Drill Press Cart

I almost made through August with­out post­ing about a project. Then again, I almost made it through­out August with­out actu­al­ly com­plet­ing a project, as well.

Drill press cart com­plet­ed

I decid­ed to get around to a project I’d been want­i­ng to do for a few years now: a cart for my drill press. This is part of the big­ger project to revamp my garage shop and, even­tu­al­ly, clean up the garage as a whole. I start­ed by tear­ing our an old work­bench and putting my band­saw and pow­er sander on a cart. That bench was also where my drill press resided since I first got it and it had been moved to my main bench (along with all the oth­er junk in my garage it seems). So the idea would be to make a rel­a­tive­ly small cart with some draw­ers and stor­age for “drill” relat­ed items. I’m pret­ty pleased with how every­thing turned out, espe­cial­ly since there were a few new skills on this one.

First, I decid­ed I’d mod­el the project in CAD so I could make sure every­thing fit. I would be mak­ing draw­ers on slides for the first time, so I fig­ured it was impor­tant to get the mea­sure­ments right. I end­ed up using SketchUp since they have a free ver­sion for mak­ers (that runs on the Mac). It’s a pret­ty nice pro­gram and I fig­ured out to mod­el my project as well as gen­er­ate a cut sheet.

The full cart mod­eled in SketchUp Make 2017 — col­or-cod­ed by mate­r­i­al thick­ness

This morn­ing I got to actu­al­ly cut­ting and assem­bling. The cab­i­net for the cart isn’t espe­cial­ly large, but almost every­thing was larg­er than I could actu­al­ly cut on my table saw. So I had to break down most of the pieces using my cir­cu­lar saw and my home­made track. It’s a more tedious set­up and it has the draw­back of not being able to make repeat cuts. I man­aged to make a pass­ably square cab­i­net car­cass. My assem­bly jigs came in handy get­ting the car­cass togeth­er, too. I used pock­et holes and glue.

Break­ing down 3/4″ maple ply­wood
Cof­fee and pock­et holes

I also fol­lowed April Wilk­er­son­’s advice and glued up a dou­ble-thick top (1.5″ total of ply­wood as the entire cab­i­net is 3/4″ maple ply­wood) as the drill press is heavy and will cause long-term sag­ging if not well sup­port­ed. I dif­fered from her cart as a inten­tion­al­ly had the sides butt onto the top and bot­tom such that the pock­et hole / glue joint isn’t in direct shear from the load. It exposed the pock­et holes in the low­er cab­i­net open­ing, but no one in the garage is going to com­plain. This also allowed me to place the cas­tor at the very cor­ners of the bot­tom shelf with­out con­cern of the lag screws split­ting the sides.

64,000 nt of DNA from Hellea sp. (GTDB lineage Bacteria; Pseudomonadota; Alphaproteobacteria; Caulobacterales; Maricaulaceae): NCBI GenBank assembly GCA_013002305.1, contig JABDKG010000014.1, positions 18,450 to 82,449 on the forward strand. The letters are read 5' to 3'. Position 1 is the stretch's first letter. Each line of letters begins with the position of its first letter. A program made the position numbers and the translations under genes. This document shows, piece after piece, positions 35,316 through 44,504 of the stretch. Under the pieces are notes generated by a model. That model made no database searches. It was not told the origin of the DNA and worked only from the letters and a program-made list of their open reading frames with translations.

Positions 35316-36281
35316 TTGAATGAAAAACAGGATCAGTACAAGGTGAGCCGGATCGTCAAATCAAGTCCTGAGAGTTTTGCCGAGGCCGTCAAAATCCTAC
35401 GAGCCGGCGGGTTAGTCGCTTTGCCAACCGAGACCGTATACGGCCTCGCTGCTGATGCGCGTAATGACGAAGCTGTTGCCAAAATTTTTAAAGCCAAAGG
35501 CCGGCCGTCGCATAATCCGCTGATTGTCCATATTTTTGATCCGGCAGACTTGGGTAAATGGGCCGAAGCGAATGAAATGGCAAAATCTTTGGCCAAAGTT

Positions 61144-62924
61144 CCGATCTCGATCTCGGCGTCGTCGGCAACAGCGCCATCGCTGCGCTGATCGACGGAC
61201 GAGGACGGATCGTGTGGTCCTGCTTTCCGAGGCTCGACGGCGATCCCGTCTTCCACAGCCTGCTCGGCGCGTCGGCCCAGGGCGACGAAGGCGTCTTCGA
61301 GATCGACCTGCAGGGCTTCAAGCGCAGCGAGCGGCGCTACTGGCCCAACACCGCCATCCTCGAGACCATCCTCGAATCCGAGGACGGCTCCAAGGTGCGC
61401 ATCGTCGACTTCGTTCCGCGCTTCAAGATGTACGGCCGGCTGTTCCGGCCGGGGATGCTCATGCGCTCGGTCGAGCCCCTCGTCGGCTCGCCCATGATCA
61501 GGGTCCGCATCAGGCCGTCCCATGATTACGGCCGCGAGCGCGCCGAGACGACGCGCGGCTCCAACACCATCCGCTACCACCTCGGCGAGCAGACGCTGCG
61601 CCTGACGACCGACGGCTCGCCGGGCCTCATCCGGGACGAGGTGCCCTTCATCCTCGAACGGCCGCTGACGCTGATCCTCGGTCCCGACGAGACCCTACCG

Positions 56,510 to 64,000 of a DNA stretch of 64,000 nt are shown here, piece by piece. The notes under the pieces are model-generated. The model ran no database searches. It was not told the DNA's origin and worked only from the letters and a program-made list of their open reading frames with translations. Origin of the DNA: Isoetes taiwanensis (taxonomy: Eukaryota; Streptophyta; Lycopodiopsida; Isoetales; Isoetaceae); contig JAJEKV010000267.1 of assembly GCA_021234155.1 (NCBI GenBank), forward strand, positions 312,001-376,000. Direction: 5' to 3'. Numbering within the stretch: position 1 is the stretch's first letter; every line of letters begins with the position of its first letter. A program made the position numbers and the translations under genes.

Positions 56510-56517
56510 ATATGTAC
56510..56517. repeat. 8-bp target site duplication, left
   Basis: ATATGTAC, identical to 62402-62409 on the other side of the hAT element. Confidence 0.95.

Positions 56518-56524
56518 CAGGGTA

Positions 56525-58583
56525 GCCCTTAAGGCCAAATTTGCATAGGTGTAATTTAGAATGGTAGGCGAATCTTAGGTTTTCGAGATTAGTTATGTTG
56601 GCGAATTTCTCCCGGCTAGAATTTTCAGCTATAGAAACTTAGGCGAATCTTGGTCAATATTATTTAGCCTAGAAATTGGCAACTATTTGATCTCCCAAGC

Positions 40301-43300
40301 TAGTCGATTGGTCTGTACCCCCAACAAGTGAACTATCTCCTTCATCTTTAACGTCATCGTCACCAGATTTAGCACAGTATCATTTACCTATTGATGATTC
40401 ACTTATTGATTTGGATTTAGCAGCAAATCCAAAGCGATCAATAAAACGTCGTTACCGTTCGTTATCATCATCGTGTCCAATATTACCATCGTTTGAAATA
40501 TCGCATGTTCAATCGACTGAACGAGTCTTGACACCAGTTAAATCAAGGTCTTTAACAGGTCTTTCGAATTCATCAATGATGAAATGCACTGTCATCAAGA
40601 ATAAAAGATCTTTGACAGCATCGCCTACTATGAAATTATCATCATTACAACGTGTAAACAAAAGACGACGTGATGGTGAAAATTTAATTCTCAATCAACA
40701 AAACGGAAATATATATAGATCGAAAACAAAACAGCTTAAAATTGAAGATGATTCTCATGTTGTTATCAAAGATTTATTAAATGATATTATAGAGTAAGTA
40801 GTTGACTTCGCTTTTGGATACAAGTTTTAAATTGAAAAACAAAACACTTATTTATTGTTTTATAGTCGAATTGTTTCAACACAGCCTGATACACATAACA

Assem­bly of the cab­i­net car­cass

I had an exist­ing piece of 1/4″ birch ply­wood that I used for the back pan­el. Before attach­ing it, I added in the divider which is hid­den by the bot­tom draw­er. This goes to add a bit of sta­bil­i­ty to the cart and also helped in installed the draw­ers. I used a trim router bit to clean up the 1/4″ back as it was just slight­ly wider than my 16″ width. The car­cass was just a bit off square, but I was able to nudge it just a bit when screw­ing on the back such that it trued up. That’s where tak­ing some time with the main butt / pock­et hole joints paid off.

Using my cross-cut sled to batch out the draw­er sides

While the wipe-on poly was cur­ing on the main cab­i­net, I got to work on the draw­ers. I used Brad Rodriguez’ gen­er­al design for the draw­ers. Once I broke down the 1/2″ birch ply­wood into two pieces, I could final­ly batch out the draw­er pieces on the table saw. I set up the fence to rip the false fronts and the moved the fence again to rip the 4″ draw­er sides. I made sure to place the draw­er slides and sides into the cab­i­net open­ing to mea­sure for the width. I could then use my cross-cut sled to get my final pieces. Of course for the 1/4″ ply­wood draw­er bot­toms, I still need­ed to use the cir­cu­lar saw. I assem­bled the draw­ers with pock­et holes (laid out such that they’ll be hid­den once in place. You may notice that I did­n’t use draw­er pulls but went with just notched han­dles (again, some­what inspired by April Wilk­er­son here along with some of our IKEA draw­ers). This coin­ci­den­tal­ly allowed me to eas­i­ly clamp on the false fronts while get­ting them attached. I used the band saw to cut out the notch­es and then the pow­er sander just to clean things up and get right up to my lines (and I should add that hav­ing those on a cart is also great!).

Draw­er pieces ready for assem­bly

Get­ting the draw­er slides installed was pret­ty straight for­ward, although I man­aged to get the spac­ing off some. Noth­ing crit­i­cal, just that the slides are at dif­fer­ent depths on the top ver­sus bot­tom draw­er. As of right now, the draw­ers are only held togeth­er with the pock­et holes and 5/8″ screws for the bot­toms. I did this to “dry fit” them as I was­n’t 100% sure they’d fit in the slides (it’s tight to be for sure). If they don’t bind up as I use them, I’ll prob­a­bly take them back apart and glue them togeth­er. I prob­a­bly would have done so today, but this “small” project end­ed up tak­ing me over 8 hours so I just swept up the garage and called it a day. The good news is that I had some addi­tion­al stor­age to put things away when clean­ing up that I did­n’t have this morn­ing!

Cart draw­ers in action